Redemption is the act of being saved.  The scattered sheep being brought back into a safe and guarded flock.  But the “Dayenu” hymn at Passover recognizes that God did so much more.  Each one of us could write our own “Dayenu” litany this Thanksgiving . . . . In fact, we could go around the Thanksgiving table with each offering a eucharistic “thank you” to the God who brought us through another year, and end with the phrase “Dayenu” — it would have been enough for us.
Thanksgiving is the time we take a “time out.” A time we don’t buy stuff, or decorate, or hold concerts or do anything in particular, except be “eucharistically yours” with those we love. Thanksgiving is saying “eucharistically yours” for God’s continuing story in our lives — past and present and future. And Thanksgiving is our “Testimony Time,” our “Story Time,” for acknowledging the powerful and persistent presence of God’s enveloping love in our lives.

Eucharistically Yours,


Thursday, November 21, 2013

Officer Goose

Hello Friends.

Look at me!  I am now a police officer for Blogville.  I am still the Chaplin of Blogville butt now I am also Captain of Patrol Officers!!!!  You may not know this butt I have always wanted to be a cop.  Just goes to show you it is never to late to realize your dreams. 
I got a badge and everything.  OK, I'm off to cruise the street making them safe for all the citizens.  You can buzz on over to Susie and Sidebites to read all about my new position, just keep your speed down on your way over.

Tuesday, November 19, 2013

Different Day Same Postion

Hello Friends.

Remember this from Monday?
Well here I am the next day.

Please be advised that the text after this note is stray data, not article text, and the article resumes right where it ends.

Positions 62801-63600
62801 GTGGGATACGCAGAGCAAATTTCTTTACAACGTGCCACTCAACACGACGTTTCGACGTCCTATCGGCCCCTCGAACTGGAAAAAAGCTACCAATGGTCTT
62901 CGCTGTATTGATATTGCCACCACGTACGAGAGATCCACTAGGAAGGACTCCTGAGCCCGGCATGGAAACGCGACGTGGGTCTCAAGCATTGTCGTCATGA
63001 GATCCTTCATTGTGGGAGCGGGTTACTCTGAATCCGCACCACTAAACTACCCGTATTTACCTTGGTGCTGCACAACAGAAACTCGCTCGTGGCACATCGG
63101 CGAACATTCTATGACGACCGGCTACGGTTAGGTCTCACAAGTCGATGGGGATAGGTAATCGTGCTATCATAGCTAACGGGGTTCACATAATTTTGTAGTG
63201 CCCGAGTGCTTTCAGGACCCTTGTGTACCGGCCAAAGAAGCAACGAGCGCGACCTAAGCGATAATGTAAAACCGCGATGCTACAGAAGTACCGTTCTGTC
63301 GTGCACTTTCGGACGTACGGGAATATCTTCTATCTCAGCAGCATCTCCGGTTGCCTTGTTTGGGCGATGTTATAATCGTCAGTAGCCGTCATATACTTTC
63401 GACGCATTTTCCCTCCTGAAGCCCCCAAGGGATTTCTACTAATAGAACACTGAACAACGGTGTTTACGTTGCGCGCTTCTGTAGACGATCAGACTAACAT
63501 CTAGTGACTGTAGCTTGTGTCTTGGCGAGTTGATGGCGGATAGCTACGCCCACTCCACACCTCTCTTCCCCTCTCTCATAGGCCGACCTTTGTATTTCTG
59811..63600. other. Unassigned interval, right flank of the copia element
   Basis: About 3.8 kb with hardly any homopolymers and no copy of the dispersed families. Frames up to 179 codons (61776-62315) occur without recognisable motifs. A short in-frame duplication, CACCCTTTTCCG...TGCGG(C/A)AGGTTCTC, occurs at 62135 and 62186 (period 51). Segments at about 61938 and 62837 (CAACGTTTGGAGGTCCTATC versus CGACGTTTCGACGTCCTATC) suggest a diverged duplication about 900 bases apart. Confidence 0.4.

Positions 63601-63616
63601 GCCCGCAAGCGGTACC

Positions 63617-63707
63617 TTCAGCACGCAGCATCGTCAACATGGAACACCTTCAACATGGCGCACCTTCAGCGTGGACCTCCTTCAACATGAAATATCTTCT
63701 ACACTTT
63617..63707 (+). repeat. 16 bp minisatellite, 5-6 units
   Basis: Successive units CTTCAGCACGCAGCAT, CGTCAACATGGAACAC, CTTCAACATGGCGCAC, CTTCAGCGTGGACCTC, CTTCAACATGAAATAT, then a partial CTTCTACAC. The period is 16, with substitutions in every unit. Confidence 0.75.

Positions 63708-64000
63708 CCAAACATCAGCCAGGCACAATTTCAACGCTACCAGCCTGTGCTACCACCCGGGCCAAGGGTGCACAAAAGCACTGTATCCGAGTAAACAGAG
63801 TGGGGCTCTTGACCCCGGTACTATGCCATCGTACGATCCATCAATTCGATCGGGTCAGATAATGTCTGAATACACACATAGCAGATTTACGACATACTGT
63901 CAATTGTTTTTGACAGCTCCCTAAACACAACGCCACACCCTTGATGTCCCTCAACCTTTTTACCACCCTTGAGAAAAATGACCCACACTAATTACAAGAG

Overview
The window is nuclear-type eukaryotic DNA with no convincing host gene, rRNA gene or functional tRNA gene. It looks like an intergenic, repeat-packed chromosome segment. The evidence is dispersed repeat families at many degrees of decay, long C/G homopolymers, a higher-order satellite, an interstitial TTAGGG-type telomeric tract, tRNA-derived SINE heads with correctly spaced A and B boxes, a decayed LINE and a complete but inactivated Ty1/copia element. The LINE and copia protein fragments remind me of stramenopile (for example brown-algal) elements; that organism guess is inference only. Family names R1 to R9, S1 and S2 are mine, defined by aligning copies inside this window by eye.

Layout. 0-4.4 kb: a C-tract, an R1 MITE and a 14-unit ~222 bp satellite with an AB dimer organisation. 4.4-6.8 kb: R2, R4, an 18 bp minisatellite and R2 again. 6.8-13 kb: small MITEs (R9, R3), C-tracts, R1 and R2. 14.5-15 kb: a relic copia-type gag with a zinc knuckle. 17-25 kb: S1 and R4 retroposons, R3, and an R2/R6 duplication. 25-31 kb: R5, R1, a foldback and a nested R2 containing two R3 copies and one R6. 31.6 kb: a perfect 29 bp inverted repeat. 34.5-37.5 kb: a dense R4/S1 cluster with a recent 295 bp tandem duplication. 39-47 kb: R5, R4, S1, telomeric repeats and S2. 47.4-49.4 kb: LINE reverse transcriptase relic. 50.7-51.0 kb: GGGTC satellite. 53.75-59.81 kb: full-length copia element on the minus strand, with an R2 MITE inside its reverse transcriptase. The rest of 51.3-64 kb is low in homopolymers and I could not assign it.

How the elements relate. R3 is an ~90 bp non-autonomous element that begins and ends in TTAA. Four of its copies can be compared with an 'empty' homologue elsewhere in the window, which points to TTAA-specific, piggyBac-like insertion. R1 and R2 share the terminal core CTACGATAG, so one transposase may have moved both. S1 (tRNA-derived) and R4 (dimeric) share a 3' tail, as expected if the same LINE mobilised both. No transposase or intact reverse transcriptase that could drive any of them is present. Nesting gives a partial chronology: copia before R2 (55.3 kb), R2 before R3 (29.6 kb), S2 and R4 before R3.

I'm at Bert's place while my MOM is at work.
Different Day, Different Location, Same position.
All that is missing is my Moose, Billy.
"Is my MOM here yet?"

Sunday, November 17, 2013

No Mischief

Hello Friends.

No mischief here.  Just a dog cuddling with his moose.

Saturday, November 16, 2013

Initiative, Industry and Integrity

Hello Friends.

There has been a lot of adjustment lately.  First that whole time change thing and yesterday we had our first "real" snow fall.  So how have you doing fighting back against snow and falling back?  Spring forward; fall back.  These past couple of weeks our bio-rhythms have been batty, fighting back after “falling back” or maybe even “falling flat.”

You cannot wake up “bright-eyed and bushy-tailed” to birdsong when all the song birds have flown south and the only feathered friend you see on your morning walk is the occasional owl.
It's hard to argue with us dogs when the door opens for a gloomy, rain or snow soaked “morning” walk is rejected with horror and we beat a fast-track back to our snuggly doggy bed.  Or in my case back to my MOM's bed.
Cold, dark days make us want to hunker down and veg out.  The feeling that all there is ahead of us is a cold, dark future can bring on a kind of “root vegetable” behavior.
Getting up every morning, keeping motivated, giving all we have to our family, our church, our community, our friends is not easy under these dark conditions.

The concluding commands made to the Thessalonian community (2 Thessalonians 3:6-13) addressed the threat of “idleness” to the life of the faithful.  This “idleness” was not just a sitting-around-watching-TV all day- kind of inactivity.  It was the idleness that took on the activity of despair, disorder, and disobedience.  Those who thought their faith entitled them to a life of support and special treatment disobeyed the apostolic examples of daily toil and labor Paul and his companions had demonstrated personally.
To all these wrong-headed notions there was one simple apostolic answer: “Anyone unwilling to work should not eat.” Paul rejected the world of patronage and privilege.  Instead he advanced a new ethic of labor as love — love for Christ, love for each other, love for the unlovely, and love for the future.

Over a decade ago the media was transformed by a quirky British import that was renamed “American Idol.”  The quest to find the next big pop star became a national obsession and a billion dollar industry.